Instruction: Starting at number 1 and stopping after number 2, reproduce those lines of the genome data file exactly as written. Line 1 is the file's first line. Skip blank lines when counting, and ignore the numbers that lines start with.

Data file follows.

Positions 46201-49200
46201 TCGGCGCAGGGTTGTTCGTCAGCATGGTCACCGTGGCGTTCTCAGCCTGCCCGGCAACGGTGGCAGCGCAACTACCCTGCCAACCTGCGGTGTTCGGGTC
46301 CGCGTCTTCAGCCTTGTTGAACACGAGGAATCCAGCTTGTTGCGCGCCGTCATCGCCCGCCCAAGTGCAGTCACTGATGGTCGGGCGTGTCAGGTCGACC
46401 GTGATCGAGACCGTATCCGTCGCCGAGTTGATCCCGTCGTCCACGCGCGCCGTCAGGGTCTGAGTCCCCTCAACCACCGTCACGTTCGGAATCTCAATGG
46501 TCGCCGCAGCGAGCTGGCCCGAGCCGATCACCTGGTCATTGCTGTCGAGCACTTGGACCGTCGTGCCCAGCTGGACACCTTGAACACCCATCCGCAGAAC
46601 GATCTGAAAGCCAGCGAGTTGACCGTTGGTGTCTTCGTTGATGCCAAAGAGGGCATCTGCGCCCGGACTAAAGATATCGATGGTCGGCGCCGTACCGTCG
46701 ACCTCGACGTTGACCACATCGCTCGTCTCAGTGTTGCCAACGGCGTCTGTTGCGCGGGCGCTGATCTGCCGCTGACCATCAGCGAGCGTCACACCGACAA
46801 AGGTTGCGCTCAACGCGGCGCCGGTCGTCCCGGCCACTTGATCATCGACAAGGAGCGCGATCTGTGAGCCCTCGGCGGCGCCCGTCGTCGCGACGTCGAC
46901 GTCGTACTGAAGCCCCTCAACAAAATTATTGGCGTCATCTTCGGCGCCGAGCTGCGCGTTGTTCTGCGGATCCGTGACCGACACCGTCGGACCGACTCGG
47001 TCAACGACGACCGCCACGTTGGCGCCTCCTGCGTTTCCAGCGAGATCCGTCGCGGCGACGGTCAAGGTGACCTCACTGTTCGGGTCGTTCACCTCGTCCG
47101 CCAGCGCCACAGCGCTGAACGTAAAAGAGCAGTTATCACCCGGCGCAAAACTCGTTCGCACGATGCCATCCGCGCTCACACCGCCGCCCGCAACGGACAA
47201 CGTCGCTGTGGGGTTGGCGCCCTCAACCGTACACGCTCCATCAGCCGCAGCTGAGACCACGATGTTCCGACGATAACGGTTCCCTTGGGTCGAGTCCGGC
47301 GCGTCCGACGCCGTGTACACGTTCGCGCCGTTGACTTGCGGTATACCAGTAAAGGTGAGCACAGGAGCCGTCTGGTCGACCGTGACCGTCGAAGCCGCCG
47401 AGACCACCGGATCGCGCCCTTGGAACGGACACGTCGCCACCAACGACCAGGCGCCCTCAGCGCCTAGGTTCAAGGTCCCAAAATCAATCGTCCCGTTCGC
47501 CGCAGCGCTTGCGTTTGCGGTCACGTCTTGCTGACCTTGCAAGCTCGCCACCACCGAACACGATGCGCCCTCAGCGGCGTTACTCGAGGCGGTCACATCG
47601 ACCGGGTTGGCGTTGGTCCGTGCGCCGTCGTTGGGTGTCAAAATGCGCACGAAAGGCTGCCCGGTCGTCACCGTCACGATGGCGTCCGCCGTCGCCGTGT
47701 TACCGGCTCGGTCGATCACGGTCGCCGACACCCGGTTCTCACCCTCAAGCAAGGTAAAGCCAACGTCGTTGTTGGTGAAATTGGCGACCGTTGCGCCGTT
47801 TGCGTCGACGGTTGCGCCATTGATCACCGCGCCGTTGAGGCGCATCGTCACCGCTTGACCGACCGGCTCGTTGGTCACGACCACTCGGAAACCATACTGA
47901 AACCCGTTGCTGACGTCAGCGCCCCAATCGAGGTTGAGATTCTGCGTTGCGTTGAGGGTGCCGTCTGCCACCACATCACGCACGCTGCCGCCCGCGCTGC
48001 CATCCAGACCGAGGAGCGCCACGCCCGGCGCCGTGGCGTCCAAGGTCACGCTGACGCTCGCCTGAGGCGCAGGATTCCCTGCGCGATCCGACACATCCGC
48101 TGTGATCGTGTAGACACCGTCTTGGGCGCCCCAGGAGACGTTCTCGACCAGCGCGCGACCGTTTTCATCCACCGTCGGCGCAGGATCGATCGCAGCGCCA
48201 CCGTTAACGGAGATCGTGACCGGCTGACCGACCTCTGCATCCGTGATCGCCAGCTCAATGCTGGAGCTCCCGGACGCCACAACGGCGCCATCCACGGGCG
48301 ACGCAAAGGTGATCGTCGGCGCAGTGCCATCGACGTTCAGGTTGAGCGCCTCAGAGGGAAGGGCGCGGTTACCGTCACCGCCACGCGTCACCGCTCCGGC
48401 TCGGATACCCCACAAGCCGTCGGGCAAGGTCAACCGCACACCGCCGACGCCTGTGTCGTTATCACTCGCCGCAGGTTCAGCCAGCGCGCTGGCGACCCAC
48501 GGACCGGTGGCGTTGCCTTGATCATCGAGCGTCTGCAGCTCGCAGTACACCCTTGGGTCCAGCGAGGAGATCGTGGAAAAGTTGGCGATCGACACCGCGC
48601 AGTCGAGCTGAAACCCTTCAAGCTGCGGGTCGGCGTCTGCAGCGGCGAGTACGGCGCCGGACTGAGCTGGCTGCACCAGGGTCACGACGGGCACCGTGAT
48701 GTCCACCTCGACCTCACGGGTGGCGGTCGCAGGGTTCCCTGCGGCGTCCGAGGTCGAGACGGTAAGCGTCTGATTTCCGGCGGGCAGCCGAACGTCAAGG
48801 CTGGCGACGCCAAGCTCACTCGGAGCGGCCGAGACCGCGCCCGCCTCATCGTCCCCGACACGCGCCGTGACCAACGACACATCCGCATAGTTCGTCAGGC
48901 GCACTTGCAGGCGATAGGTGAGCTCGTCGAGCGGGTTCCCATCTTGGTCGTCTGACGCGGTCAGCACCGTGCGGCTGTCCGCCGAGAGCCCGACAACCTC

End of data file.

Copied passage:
Positions 46201-49200
46201 TCGGCGCAGGGTTGTTCGTCAGCATGGTCACCGTGGCGTTCTCAGCCTGCCCGGCAACGGTGGCAGCGCAACTACCCTGCCAACCTGCGGTGTTCGGGTC